Preparation for the 70-467 SQL BI exam

Microsoft does not provide any preparation materials for the 70-467 exam [Designing Business Intelligence Solutions with Microsoft SQL Server]. There are Microsoft Virtual Academy videos here or here, which are nice to watch but definitelly not enough to be able to answer any particular question. Microsoft does though provide a list of topics here 70-467, so, while preparing I was collecting related links.

Plan business intelligence (BI) infrastructure (15–20%)
Plan for performance
• Optimize batch procedures: extract, transform, load (ETL) in SSIS/SQL; Link
• Optimize processing phase in Analysis Services, Partitions, Lazy Aggregation; Link, Link1, Link2, Link3
• Configure Proactive Caching within SQL Server Analysis Services (SSAS) for different scenarios; Link, Link1
• Understand performance consequences of named queries in a data source view; Link
• SSAS Performance Counters; Link, Link1
• Analyze and optimize performance, including Multidimensional Expression (MDX) and Data Analysis Expression (DAX) queries; Link
• Understand the difference between partitioning for load performance versus query performance in SSAS; Link, Link1 (Lazy Aggregations)
• Appropriately index a fact table; Link
• Optimize Analysis Services cubes in SQL Server Data Tools; Link
• Create aggregations; Link, Link1
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Export recently modified SQL Stored Procedures with Powershell

The need of detecting and exporting Stored Procedures that were recently modified is a rather often database synchronization task. Powershell can work with SMOs (SQL Server Managent Objects) via .NET and extract the database objects [procedures, tables, views, etc] schemas.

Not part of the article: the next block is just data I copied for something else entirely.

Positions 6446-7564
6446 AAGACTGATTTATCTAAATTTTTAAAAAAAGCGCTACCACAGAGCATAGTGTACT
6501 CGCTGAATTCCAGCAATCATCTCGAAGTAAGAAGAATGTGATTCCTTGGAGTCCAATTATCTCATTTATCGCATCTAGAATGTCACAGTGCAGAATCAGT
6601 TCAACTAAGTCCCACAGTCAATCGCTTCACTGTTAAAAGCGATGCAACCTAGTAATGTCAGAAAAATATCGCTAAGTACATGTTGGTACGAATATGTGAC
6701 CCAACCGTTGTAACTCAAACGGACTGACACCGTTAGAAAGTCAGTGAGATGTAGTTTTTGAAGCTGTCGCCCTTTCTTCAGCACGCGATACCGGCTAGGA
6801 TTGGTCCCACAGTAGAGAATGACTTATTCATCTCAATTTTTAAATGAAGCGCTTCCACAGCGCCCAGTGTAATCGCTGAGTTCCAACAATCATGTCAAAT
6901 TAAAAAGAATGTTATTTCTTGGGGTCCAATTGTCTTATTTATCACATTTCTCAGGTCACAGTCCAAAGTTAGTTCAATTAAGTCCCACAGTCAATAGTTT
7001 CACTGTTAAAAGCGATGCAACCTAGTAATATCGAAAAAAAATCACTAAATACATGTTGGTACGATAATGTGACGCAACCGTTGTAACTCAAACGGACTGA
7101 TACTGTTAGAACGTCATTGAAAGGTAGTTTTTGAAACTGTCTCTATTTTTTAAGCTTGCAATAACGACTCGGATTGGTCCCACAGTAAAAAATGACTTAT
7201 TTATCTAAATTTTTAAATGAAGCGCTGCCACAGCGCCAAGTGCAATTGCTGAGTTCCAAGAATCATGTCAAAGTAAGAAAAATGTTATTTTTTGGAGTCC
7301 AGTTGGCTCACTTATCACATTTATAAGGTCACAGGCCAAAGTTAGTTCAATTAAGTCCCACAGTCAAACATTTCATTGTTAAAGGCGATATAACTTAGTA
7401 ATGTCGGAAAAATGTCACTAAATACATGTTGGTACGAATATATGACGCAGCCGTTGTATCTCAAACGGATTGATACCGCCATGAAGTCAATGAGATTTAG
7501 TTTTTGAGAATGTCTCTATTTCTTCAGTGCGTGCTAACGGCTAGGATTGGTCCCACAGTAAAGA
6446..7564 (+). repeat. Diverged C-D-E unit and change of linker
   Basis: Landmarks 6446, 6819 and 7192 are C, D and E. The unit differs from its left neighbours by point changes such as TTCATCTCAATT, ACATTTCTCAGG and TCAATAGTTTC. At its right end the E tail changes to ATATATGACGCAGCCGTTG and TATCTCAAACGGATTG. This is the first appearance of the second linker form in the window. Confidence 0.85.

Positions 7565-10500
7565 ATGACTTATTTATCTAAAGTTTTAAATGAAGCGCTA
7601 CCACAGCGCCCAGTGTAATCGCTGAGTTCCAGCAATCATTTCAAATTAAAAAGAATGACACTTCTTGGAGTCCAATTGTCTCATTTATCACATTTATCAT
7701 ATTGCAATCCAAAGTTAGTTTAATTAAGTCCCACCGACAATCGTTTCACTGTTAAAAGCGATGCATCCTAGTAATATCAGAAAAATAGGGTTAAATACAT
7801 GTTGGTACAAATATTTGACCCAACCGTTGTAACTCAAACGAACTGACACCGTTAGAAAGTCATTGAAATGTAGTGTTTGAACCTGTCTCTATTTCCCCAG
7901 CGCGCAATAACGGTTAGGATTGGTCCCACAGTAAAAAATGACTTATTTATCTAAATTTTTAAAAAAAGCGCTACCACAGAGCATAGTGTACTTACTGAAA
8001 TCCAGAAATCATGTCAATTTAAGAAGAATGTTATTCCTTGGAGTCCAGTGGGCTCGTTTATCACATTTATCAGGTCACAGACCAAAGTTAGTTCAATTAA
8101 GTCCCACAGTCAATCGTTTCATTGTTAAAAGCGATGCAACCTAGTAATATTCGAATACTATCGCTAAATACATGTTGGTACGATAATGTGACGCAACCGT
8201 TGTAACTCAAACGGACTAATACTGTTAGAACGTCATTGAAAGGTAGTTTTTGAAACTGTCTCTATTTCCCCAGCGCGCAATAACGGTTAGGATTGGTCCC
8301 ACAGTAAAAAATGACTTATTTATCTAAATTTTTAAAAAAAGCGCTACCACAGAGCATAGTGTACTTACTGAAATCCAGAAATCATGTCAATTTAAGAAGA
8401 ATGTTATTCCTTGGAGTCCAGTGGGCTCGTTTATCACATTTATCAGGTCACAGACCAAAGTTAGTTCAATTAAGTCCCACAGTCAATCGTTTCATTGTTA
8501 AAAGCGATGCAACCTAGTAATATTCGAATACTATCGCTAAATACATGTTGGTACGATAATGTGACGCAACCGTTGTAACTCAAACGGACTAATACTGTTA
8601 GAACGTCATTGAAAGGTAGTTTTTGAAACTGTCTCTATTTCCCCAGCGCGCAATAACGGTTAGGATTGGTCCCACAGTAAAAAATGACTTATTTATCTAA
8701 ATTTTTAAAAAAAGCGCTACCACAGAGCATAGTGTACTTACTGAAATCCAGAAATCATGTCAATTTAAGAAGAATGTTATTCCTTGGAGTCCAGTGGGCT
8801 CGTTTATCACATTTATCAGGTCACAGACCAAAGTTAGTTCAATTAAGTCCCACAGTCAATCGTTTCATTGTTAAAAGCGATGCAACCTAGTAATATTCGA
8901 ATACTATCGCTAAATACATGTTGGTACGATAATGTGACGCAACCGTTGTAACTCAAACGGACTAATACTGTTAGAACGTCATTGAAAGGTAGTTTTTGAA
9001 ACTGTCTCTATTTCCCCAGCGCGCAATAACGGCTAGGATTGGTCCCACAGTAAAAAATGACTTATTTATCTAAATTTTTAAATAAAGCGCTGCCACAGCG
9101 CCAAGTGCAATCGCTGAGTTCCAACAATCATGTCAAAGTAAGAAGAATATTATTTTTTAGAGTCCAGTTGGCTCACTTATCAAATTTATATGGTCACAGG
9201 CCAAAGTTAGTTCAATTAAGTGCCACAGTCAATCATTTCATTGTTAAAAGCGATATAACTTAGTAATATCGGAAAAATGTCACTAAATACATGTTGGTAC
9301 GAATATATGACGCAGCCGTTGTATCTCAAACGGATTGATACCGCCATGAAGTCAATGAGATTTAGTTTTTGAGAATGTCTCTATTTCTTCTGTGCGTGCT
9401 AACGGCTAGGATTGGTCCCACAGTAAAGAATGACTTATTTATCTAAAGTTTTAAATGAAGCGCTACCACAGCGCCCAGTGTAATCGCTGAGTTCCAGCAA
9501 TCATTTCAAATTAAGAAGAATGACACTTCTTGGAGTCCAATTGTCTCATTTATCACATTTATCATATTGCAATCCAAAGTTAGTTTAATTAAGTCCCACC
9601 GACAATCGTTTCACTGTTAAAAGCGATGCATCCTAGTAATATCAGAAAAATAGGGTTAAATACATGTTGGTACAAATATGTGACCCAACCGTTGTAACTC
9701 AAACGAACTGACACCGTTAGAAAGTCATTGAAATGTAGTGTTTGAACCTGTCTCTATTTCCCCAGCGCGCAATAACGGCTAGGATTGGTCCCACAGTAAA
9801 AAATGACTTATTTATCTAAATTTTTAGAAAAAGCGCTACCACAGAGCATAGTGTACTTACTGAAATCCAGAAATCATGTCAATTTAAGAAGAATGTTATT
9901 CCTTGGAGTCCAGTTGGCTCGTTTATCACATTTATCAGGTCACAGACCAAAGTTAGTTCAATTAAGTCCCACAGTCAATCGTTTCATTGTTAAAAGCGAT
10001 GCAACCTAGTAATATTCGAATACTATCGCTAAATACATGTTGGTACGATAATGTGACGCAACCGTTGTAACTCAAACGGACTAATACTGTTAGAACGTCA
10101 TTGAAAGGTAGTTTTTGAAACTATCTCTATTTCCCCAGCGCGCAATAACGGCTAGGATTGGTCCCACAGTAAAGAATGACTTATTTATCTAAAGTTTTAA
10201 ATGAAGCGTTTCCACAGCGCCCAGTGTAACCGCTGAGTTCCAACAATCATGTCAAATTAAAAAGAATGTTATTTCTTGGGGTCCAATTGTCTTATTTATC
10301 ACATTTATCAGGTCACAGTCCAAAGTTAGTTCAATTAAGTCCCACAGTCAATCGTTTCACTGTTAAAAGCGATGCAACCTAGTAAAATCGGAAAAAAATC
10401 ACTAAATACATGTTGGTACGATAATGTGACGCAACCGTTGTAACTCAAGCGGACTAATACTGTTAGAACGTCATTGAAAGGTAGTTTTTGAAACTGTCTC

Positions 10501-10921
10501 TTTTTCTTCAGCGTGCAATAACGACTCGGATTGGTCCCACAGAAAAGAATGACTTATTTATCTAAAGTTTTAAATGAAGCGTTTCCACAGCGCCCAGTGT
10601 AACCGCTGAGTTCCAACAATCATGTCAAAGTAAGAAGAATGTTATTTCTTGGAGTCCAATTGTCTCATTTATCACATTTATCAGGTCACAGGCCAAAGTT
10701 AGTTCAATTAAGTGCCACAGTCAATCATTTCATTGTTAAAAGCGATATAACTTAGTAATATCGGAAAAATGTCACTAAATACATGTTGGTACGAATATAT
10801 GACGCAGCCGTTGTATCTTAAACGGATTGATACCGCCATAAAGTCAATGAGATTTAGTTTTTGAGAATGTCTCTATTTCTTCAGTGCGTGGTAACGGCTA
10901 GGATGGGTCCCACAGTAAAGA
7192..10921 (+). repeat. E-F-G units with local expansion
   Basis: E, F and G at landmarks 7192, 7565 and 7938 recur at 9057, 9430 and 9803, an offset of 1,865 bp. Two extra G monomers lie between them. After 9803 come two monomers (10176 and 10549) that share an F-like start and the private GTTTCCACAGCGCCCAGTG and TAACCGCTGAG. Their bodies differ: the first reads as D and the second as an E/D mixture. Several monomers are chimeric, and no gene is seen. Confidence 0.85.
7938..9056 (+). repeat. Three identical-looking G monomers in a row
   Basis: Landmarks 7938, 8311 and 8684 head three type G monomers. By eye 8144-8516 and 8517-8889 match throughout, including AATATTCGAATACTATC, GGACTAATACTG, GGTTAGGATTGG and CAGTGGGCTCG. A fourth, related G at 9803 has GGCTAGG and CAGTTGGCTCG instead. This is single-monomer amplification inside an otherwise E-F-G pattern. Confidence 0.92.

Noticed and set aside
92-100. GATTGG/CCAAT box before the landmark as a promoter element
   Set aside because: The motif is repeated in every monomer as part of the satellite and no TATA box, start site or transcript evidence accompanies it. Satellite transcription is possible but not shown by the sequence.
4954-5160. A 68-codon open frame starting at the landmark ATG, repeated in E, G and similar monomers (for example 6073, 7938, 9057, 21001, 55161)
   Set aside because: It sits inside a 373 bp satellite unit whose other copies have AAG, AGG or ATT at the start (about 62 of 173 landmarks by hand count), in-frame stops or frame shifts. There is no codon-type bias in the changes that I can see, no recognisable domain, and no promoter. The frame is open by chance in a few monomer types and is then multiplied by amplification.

Lets have a look how the recently modified Stored Procedures can be exported. Comments are inline:

# I'm wrapping everything into a function, it's just easier to reuse
function GenerateSPsScript([string]$serverName, [string]$dbname, [string]$scriptpath)
  # Lets load the SMO assembly first (this is basically a collection of SQL Server related objects)
  [System.Reflection.Assembly]::LoadWithPartialName("Microsoft.SqlServer.SMO") | Out-Null
  # Lets initiate a SQL server object
  $srv = New-Object "Microsoft.SqlServer.Management.SMO.Server" $serverName 
  # Lets prepare a Database object and connect to it
  $db = New-Object "Microsoft.SqlServer.Management.SMO.Database" 
  $db = $srv.Databases[$dbname] 
  # And finally lets create a Scripter object
  $scr = New-Object "Microsoft.SqlServer.Management.SMO.Scripter" 
  $scr.Server = $srv 
  # Now we can prepare the options for the Scripter object. Check this web site for the details:
  $options = New-Object "Microsoft.SqlServer.Management.SMO.ScriptingOptions" 
  $options.AllowSystemObjects = $false 
  $options.IncludeDatabaseContext = $false 
  $options.IncludeIfNotExists = $false 
  $options.Default = $true 
  $options.IncludeHeaders = $false 
  $options.ToFileOnly = $true 
  $options.AppendToFile = $true
  # Lets set the option of the target file name and create a text file where the SPs code will be exported
  $options.FileName = $scriptpath + "\$($dbname)_modified_stored_procs_$(get-date -f yyyy-MM-dd).sql"
  New-Item $options.FileName -type file -force | Out-Null
  # now apply the above options to the SMO.Scripter object
  $scr.Options = $options 
  # OK, connection and settings are ready. Now we can start working with the database objects
  # We want to work with the Stored Procedures, so lets grab all the non-system SPs
  $StoredProcedures = $db.StoredProcedures | where {$_.IsSystemObject -eq $false}
  # Say you need to export only the SPs that were modified during the last 7 days
  $cd = Get-Date
  $d = $cd.AddDays(-7)
  # Now for every SP we will execute the Script method
  Foreach ($StoredProcedure in $StoredProcedures)
    if ($StoredProcedures -ne $null -and $StoredProcedure.DateLastModified -ge $d)
      # Script the Stored Procedure
# Function is completed

# Finally we call the above function by putting our environment details
GenerateSPsScript "SQLServer\InstanceName" "DatabaseName" "D:\ExportFolder"
# If you have a default instance then just put the server name

So just copy/paste the above code into a .ps1 file, put your SQL instance details, database name, target folder and run it. A .sql file with the Stored Procedures will be generated.

SQL – Creating a SQL Server AlwaysOn on Amazon EC2, Part 6

In this last post of the AlwaysOn series I’m going to build a simple C# console application to demonstrate how a  business app can benifit from using an AlwaysOn enabled database.

In Visual Studio I’m going to create a Console Application project:

1To be flexible in changing connection strings and SQL queries I’m going to use an external XML config file – App.config. For that I need to include few additional namespaces into my Program.cs code:

App1 Continue reading